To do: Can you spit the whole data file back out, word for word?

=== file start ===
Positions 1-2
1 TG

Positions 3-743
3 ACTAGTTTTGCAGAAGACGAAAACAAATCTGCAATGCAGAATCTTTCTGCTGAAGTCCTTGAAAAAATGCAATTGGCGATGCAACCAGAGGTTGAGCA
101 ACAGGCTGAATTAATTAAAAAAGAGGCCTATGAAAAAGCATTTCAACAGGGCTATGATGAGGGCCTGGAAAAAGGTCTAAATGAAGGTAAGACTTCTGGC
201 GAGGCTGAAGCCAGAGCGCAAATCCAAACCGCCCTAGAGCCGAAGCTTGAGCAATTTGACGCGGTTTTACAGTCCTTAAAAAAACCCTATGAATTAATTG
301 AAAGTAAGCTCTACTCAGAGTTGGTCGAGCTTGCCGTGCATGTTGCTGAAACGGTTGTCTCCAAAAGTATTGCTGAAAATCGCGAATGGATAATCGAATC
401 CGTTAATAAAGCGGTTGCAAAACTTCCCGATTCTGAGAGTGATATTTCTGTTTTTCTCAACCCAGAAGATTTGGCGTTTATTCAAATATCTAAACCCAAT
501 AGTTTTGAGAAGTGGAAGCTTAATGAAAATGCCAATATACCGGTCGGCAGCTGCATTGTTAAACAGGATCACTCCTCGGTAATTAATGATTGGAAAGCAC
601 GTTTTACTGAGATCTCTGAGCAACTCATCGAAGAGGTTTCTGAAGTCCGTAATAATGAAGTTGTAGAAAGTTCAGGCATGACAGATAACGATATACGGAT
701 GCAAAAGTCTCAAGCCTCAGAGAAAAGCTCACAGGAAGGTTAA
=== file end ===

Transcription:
Positions 1-2
1 TG

Positions 3-743
3 ACTAGTTTTGCAGAAGACGAAAACAAATCTGCAATGCAGAATCTTTCTGCTGAAGTCCTTGAAAAAATGCAATTGGCGATGCAACCAGAGGTTGAGCA
101 ACAGGCTGAATTAATTAAAAAAGAGGCCTATGAAAAAGCATTTCAACAGGGCTATGATGAGGGCCTGGAAAAAGGTCTAAATGAAGGTAAGACTTCTGGC
201 GAGGCTGAAGCCAGAGCGCAAATCCAAACCGCCCTAGAGCCGAAGCTTGAGCAATTTGACGCGGTTTTACAGTCCTTAAAAAAACCCTATGAATTAATTG
301 AAAGTAAGCTCTACTCAGAGTTGGTCGAGCTTGCCGTGCATGTTGCTGAAACGGTTGTCTCCAAAAGTATTGCTGAAAATCGCGAATGGATAATCGAATC
401 CGTTAATAAAGCGGTTGCAAAACTTCCCGATTCTGAGAGTGATATTTCTGTTTTTCTCAACCCAGAAGATTTGGCGTTTATTCAAATATCTAAACCCAAT
501 AGTTTTGAGAAGTGGAAGCTTAATGAAAATGCCAATATACCGGTCGGCAGCTGCATTGTTAAACAGGATCACTCCTCGGTAATTAATGATTGGAAAGCAC
601 GTTTTACTGAGATCTCTGAGCAACTCATCGAAGAGGTTTCTGAAGTCCGTAATAATGAAGTTGTAGAAAGTTCAGGCATGACAGATAACGATATACGGAT
701 GCAAAAGTCTCAAGCCTCAGAGAAAAGCTCACAGGAAGGTTAA